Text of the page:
I think that if we make the intellectual effort to understand some domain of knowledge and perhaps take the additional effort to write out our understanding of that matter, our essay will serve as our pattern for recognition for matters pertinent to that domain.

    I consider that writing an essay is a major means for reaching an understanding of a domain of knowledge.

    I think that these forums offer a great opportunity for practicing our writing skills. Do you agree? Is writing in your wallet?


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  3. #2  
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    I'm afraid of your giant questions and messages. Does that count?



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  4. #3 Re: What are we afraid of? 
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    Quote Originally Posted by coberst
    What are we afraid of?
    fear
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  5. #4 Re: What are we afraid of? 
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    Quote Originally Posted by coberst
    I consider that writing an essay is a major means for reaching an understanding of a domain of knowledge.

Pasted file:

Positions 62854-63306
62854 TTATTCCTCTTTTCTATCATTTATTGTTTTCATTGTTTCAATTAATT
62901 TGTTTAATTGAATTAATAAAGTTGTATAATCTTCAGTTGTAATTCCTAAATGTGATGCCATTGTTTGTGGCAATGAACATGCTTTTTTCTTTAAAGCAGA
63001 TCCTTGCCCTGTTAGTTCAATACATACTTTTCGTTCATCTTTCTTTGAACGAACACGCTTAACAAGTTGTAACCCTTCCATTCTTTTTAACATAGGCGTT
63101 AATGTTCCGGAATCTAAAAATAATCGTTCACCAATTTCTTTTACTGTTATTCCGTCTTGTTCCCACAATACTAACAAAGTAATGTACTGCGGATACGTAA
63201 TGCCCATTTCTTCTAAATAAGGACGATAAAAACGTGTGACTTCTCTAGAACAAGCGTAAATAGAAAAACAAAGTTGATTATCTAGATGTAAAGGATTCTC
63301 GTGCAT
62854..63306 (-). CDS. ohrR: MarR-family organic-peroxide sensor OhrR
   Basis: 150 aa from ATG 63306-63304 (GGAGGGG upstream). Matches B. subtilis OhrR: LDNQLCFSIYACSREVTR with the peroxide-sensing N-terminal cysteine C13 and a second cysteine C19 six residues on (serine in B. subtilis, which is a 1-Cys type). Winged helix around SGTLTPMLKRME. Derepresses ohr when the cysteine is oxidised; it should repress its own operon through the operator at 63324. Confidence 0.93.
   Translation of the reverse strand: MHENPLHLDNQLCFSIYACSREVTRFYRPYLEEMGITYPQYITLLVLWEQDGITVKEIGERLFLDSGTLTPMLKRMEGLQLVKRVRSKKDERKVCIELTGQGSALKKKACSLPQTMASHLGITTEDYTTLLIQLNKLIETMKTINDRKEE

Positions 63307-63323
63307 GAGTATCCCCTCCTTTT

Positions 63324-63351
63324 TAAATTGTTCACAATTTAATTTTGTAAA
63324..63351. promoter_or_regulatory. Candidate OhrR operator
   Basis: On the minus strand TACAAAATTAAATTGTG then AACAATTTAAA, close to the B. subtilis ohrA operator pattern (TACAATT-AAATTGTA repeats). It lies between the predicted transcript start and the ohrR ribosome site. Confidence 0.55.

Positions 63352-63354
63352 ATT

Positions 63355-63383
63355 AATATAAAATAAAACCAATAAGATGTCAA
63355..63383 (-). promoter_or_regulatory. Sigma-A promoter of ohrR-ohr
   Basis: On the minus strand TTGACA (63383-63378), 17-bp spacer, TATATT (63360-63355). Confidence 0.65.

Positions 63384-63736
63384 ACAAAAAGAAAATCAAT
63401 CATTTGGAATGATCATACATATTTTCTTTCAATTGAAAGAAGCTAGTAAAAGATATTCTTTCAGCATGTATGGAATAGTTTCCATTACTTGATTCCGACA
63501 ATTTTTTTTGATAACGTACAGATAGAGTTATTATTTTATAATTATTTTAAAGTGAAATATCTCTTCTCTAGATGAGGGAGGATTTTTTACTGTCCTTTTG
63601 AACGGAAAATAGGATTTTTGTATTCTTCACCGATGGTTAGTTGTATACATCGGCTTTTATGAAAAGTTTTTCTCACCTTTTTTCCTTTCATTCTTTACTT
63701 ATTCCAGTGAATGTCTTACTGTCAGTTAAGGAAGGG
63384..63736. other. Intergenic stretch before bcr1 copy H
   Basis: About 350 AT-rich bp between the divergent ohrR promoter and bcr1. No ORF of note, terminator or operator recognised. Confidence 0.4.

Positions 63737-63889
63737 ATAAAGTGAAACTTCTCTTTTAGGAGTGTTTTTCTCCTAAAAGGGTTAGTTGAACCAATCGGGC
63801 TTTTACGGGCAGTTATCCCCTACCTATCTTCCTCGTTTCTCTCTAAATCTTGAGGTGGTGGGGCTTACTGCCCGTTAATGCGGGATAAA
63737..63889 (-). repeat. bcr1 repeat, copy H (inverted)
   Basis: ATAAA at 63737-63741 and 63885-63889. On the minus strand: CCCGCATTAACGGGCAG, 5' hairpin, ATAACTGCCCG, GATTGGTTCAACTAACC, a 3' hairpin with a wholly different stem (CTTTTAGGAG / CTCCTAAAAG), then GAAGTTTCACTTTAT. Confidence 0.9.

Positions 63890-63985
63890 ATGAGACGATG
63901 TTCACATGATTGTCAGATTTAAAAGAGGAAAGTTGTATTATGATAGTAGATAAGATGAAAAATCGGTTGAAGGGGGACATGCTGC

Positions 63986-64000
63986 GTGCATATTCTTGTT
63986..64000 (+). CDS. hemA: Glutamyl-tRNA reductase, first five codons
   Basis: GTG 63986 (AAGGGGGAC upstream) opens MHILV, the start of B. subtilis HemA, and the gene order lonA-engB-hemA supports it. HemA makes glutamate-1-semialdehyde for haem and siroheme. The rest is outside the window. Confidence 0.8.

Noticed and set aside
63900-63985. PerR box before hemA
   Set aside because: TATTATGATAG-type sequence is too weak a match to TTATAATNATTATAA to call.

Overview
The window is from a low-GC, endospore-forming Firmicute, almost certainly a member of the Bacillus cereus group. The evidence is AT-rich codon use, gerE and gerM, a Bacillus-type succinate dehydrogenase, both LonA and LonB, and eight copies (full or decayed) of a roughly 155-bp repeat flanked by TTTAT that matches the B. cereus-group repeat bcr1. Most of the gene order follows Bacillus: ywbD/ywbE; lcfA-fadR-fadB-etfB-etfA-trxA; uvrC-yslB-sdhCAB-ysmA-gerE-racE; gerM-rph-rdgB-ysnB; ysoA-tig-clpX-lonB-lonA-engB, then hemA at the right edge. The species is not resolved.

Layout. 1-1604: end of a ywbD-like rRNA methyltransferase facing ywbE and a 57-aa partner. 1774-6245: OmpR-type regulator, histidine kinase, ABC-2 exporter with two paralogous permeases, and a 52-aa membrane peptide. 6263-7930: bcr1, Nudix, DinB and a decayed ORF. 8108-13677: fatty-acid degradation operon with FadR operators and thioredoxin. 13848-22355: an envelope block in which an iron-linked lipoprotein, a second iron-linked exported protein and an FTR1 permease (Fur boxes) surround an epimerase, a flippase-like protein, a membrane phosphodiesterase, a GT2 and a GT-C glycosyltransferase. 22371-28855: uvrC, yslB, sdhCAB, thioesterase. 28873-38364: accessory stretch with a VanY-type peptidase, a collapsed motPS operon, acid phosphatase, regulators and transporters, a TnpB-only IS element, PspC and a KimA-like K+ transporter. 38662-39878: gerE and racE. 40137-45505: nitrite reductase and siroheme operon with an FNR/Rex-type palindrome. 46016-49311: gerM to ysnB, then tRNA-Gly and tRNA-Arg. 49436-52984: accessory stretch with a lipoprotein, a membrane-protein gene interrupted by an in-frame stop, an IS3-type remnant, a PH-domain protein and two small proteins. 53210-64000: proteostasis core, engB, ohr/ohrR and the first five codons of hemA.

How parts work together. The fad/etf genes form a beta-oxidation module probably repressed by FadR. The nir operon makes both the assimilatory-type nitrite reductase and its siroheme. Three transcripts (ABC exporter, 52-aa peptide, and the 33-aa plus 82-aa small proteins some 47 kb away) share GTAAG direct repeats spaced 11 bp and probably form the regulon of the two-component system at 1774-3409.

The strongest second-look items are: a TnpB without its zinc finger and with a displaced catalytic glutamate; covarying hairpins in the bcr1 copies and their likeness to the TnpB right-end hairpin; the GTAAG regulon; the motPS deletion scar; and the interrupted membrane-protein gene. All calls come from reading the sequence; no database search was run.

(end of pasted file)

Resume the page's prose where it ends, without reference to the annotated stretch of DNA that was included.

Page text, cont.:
There are two reasons to write. We can write for ourselves and we can write for others. Writing only for ourselves is not a bad thing. Colonic irrigation is not a bad thing. Both are best done in private.
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  6. #5  
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    We are afraid of the harmful things that happened to us and our ancestors, happening again, to us.
    Dick, be Frank.

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  7. #6  
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    I have been studying such things as our dread of death and how we repress this subject of our mortality because it causes us great anxiety.

    In my effort to comprehend what this anxiety might be in its raw form I have constructed what I think might be useful in that understanding.

    Suppose that we were placed on a platform high above the ground and were required to live there. And suppose that there were no guard rails on the boundary of the platform.

    Do you think that this might be a useful imagination to help us understand these matters?
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  8. #7  
    Forum Professor marcusclayman's Avatar
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    Well, that inspires more than just the fear of death.

    To overcome the fear of death some sages used to sit on hills and ponder while overlooking the pits used to throw all the dead, sick and dying into. This even, inspires more than just the fear of death. I think that after a while of pondering, there is no image, no action, no circumstance that you can imagine death, without some corresponding fear.

    For example, this platform thought experiment is capable of inspiring fear of heights which might be the fear of falling, which might be the fear of pain, which is probably the fear of irreparable damage, but might also be the fear of death.